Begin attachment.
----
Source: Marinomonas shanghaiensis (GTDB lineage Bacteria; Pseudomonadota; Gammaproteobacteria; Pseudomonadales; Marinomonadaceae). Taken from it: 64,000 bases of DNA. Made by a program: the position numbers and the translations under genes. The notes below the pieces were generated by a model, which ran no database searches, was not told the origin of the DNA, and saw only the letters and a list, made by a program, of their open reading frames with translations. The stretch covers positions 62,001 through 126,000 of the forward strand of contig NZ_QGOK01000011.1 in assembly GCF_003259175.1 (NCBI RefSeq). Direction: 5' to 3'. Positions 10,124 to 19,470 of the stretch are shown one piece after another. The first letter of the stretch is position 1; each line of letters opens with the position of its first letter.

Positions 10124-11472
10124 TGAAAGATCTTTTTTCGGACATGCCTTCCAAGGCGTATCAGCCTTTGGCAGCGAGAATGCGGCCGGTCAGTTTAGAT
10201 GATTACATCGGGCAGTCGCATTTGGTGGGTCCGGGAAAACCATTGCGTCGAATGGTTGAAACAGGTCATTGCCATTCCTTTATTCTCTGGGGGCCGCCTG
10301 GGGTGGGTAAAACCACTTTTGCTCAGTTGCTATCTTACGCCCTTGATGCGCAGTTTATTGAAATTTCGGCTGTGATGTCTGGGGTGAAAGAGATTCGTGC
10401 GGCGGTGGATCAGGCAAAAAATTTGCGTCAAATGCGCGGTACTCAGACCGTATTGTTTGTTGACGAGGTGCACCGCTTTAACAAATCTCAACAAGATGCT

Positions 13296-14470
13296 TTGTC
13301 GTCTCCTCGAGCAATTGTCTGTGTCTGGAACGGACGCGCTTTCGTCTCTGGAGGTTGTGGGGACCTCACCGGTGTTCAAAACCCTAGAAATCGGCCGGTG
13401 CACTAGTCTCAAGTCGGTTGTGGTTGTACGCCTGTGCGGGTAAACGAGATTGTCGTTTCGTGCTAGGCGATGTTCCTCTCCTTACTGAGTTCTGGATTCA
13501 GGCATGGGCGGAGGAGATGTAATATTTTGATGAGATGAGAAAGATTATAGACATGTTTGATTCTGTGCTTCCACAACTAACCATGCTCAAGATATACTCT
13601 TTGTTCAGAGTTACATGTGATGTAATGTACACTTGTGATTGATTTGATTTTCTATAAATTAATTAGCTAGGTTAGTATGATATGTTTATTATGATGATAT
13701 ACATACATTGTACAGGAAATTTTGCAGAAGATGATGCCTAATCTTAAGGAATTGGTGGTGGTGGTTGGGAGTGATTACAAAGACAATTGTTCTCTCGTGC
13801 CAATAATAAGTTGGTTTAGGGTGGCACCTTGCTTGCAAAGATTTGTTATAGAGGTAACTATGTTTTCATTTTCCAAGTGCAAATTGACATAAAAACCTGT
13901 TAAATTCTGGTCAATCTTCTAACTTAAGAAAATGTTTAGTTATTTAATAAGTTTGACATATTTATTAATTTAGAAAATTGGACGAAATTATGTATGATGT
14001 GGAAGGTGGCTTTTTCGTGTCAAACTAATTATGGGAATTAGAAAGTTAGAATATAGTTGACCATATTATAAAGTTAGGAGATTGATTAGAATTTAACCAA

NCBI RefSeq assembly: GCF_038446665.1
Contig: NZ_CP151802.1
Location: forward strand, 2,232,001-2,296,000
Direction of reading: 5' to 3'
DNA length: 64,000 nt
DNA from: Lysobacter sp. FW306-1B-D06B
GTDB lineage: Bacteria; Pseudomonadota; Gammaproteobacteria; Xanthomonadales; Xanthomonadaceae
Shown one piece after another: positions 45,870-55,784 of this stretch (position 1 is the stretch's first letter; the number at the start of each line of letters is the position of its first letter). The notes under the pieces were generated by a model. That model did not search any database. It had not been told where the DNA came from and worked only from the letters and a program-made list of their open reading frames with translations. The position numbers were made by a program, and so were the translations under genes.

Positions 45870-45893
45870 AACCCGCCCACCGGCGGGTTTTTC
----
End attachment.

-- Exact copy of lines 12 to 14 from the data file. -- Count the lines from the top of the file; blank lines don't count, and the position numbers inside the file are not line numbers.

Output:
13601 TTGTTCAGAGTTACATGTGATGTAATGTACACTTGTGATTGATTTGATTTTCTATAAATTAATTAGCTAGGTTAGTATGATATGTTTATTATGATGATAT
13701 ACATACATTGTACAGGAAATTTTGCAGAAGATGATGCCTAATCTTAAGGAATTGGTGGTGGTGGTTGGGAGTGATTACAAAGACAATTGTTCTCTCGTGC
13801 CAATAATAAGTTGGTTTAGGGTGGCACCTTGCTTGCAAAGATTTGTTATAGAGGTAACTATGTTTTCATTTTCCAAGTGCAAATTGACATAAAAACCTGT